The fact that Expo 2020 Dubai can take place amid a global pandemic – albeit 1 year later than planned – is quite unique. Not only does it prove the effectiveness of the current vaccination programs, but it’s also the result of a concerted effort to fight the global health crisis. Both Flanders and the United Arab Emirates (UAE) made a great contribution to this. Looking back at the journey so far, what have been the successes and what should we do better next time?
You are here
Flanders’ future-proof approach to global health threats
Those present at BeBizz, the Belgian Pavilion's Business Center in Dubai, were welcomed by Jan Wauters, the Science and Technology Counselor for health and digital technologies at FIT. He brought together a group of renowned experts to shed light on the handling of the COVID pandemic. The first to take the stage was Dr. Peter Piot, former director of the London School of Hygiene & Tropical Medicine. In 2020, Piot was appointed as a Special Advisor on COVID-19 to the President of the European Commission.
Dr. Piot was full of praise for the speed at which the vaccines were developed but stressed the importance of sufficient vaccine sharing. “A pandemic doesn’t recognize borders, every country in the world is affected. Yet, the current vaccination rates tell a mixed story. In high-income countries, 1 in 2 people, or 55.8%, have been vaccinated with at least one dose. In low-income countries, this is only 1 in 52 people or 1.94%. This should rapidly increase.” According to the professor, equal access to a vaccine is not just a matter of solidarity and justice. It’s a crucial element in defeating the virus.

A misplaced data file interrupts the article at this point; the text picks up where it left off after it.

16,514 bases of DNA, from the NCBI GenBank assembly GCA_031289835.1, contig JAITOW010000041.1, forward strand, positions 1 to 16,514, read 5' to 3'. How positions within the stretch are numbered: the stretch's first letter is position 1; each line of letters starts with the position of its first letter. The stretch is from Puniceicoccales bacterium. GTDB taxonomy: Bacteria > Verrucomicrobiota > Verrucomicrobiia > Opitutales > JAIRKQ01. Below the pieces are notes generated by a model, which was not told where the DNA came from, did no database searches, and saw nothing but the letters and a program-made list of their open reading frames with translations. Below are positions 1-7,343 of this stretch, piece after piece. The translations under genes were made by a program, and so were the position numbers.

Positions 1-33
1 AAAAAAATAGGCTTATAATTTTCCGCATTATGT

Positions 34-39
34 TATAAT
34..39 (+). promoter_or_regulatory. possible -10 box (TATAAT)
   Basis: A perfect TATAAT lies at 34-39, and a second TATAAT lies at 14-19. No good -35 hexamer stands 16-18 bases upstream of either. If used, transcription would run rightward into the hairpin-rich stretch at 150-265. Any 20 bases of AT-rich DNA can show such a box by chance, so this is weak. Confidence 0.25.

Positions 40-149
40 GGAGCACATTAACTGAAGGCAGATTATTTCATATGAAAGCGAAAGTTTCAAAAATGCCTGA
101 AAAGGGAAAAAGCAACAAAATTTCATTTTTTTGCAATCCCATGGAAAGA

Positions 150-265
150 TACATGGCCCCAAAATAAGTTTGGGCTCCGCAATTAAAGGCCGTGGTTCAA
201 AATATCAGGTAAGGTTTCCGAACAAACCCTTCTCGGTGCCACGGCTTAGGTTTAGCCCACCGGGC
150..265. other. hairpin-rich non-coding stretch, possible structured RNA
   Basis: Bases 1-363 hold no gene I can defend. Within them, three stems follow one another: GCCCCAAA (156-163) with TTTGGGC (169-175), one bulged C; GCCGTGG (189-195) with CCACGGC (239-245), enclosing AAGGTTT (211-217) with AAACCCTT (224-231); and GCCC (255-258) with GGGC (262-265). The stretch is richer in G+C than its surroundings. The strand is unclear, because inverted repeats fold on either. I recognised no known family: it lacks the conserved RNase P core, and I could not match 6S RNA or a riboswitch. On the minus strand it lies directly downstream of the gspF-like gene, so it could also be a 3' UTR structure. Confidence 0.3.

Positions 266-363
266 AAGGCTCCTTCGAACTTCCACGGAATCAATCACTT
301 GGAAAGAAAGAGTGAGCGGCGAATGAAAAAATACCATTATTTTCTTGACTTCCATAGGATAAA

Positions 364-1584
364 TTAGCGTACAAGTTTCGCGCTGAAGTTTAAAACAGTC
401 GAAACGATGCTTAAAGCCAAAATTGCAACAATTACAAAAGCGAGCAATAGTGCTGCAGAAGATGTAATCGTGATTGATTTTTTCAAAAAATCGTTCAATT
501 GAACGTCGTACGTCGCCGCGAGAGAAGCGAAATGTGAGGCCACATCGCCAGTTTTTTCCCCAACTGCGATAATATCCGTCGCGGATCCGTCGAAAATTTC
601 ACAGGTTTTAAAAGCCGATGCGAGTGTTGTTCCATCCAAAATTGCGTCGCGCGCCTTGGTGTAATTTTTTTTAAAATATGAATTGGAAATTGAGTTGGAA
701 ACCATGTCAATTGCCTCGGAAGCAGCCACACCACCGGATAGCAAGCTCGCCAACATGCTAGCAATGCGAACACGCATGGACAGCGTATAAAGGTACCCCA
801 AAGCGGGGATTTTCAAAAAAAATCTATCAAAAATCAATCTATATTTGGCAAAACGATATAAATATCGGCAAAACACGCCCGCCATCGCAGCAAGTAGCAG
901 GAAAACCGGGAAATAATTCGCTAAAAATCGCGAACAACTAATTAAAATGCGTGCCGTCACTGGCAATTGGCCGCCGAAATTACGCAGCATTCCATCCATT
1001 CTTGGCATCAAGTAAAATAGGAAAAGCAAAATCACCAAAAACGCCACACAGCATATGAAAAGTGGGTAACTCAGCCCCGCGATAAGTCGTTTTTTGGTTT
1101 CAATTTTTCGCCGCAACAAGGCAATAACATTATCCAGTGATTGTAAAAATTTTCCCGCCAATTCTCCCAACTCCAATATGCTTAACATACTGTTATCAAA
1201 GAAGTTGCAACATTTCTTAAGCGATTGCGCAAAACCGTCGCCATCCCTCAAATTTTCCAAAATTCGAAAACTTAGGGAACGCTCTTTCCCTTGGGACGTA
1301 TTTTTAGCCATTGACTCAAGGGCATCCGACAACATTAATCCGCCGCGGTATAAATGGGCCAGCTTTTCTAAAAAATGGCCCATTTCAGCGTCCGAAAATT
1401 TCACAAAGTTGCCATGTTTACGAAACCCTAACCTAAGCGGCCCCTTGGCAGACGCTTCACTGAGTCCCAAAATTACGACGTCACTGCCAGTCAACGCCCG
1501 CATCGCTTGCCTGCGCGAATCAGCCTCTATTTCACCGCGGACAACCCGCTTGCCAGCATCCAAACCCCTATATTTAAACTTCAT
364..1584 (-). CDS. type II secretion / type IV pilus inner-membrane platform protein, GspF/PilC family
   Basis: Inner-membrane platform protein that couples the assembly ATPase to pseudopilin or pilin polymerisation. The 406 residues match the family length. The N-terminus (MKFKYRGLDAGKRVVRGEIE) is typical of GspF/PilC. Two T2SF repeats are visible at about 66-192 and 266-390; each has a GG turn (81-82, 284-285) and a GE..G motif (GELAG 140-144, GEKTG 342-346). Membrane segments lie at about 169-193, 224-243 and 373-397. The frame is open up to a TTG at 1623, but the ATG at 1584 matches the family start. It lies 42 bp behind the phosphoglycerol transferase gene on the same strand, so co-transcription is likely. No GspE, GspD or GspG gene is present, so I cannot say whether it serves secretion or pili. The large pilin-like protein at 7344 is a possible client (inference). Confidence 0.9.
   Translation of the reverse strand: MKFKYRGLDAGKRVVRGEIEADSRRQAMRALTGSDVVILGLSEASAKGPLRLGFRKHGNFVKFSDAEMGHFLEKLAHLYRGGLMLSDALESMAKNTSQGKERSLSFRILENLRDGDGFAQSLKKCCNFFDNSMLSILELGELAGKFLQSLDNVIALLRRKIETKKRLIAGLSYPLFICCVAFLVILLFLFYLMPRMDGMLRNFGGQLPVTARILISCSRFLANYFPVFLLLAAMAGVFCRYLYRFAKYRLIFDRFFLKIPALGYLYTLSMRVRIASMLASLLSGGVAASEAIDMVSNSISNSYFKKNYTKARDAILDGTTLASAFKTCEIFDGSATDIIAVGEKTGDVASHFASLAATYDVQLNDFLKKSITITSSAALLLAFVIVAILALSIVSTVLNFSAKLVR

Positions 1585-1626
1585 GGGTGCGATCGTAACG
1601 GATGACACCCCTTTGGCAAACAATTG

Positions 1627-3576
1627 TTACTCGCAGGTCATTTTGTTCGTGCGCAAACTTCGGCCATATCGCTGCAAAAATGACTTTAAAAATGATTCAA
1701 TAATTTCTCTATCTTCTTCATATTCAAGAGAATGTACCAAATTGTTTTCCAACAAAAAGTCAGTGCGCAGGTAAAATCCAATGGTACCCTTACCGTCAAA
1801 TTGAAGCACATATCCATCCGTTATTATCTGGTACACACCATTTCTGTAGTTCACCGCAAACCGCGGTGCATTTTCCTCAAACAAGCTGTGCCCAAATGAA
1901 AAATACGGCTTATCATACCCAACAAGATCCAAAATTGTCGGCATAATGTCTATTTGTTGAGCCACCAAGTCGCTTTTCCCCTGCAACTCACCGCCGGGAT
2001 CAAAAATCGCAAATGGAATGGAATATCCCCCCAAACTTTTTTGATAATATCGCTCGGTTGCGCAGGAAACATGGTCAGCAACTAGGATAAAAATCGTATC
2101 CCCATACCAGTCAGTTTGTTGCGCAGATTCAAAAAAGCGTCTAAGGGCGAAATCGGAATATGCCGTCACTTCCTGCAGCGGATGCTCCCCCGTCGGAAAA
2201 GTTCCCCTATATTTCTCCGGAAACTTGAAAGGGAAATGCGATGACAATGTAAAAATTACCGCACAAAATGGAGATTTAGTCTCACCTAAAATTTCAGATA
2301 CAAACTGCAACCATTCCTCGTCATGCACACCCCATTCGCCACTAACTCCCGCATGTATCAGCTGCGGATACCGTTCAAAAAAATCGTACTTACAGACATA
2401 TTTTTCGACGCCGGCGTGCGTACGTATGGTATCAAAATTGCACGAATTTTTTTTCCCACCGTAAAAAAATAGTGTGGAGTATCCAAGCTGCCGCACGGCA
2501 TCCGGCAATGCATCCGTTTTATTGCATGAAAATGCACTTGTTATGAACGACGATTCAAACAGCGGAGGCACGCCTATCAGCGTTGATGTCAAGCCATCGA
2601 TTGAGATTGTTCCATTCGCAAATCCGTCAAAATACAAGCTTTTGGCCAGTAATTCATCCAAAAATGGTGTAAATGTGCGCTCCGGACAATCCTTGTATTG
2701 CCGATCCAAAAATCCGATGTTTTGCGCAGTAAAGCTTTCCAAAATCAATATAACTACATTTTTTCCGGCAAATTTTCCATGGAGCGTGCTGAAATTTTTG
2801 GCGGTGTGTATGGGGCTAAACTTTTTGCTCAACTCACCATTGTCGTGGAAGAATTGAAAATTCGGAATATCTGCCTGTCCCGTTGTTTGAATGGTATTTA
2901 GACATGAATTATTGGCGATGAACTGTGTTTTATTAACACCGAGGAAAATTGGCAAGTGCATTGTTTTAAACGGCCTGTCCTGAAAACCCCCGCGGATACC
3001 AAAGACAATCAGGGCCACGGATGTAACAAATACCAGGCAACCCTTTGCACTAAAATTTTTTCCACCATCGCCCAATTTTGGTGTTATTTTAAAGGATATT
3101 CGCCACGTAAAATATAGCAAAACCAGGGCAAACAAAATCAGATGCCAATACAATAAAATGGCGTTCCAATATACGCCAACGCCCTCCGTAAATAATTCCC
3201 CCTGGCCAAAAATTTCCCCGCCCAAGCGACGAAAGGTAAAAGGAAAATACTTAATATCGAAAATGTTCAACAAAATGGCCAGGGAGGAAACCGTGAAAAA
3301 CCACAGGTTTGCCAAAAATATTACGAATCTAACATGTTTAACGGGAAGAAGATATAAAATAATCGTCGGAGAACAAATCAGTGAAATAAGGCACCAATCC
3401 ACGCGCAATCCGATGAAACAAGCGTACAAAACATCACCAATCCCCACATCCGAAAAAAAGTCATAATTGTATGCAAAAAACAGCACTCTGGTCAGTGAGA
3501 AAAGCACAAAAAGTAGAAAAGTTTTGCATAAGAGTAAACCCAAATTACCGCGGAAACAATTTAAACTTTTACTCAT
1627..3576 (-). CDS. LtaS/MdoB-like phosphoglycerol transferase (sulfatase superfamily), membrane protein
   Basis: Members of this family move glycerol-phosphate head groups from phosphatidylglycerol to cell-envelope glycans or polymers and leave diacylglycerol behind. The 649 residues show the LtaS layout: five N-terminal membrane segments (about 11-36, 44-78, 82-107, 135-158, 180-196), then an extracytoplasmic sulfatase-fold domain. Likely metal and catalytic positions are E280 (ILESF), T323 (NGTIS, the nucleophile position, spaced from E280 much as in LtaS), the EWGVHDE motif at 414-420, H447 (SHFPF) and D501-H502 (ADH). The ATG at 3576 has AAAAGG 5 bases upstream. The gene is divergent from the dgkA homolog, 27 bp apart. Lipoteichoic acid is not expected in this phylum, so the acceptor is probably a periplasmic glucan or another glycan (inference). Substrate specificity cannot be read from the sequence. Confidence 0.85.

As long as the disease spreads, it can mutate and even render vaccines ineffective. To put it bluntly: no country is safe unless all countries are safe.
Nonetheless, Dr. Piot is resolute that we must prepare to live with COVID-19 and other viruses to come, but he remains optimistic about our capacity for change: “We can do it, but we cannot afford to be complacent. All it takes is one global approach to always stay one step ahead. We need strong public health institutions and a continuous effort in research and innovation in this field. Data and IT can offer us valuable insights into the behavior of infectious diseases. And finally: we need to get serious about public trust and community engagement. We are all in the same boat after all.”
After the health seminar’s keynote speeches at Expo 2020 Dubai, two panels of life sciences experts from Flanders were invited to take the floor. The first analyzed the current approach to the pandemic. If there was one thing the experts agreed upon, it was the tremendous speed with which the life sciences industry and academia developed a suitable vaccine. Dr. Isabel Leroux-Roels, Principal Investigator of CEVAC, University of Ghent: “This didn’t happen by chance. We were lucky that the required mRNA technology was already at a well-progressed stage. Today, millions of vaccines are being produced at the Pfizer site in Flanders, a record level, but we still need more.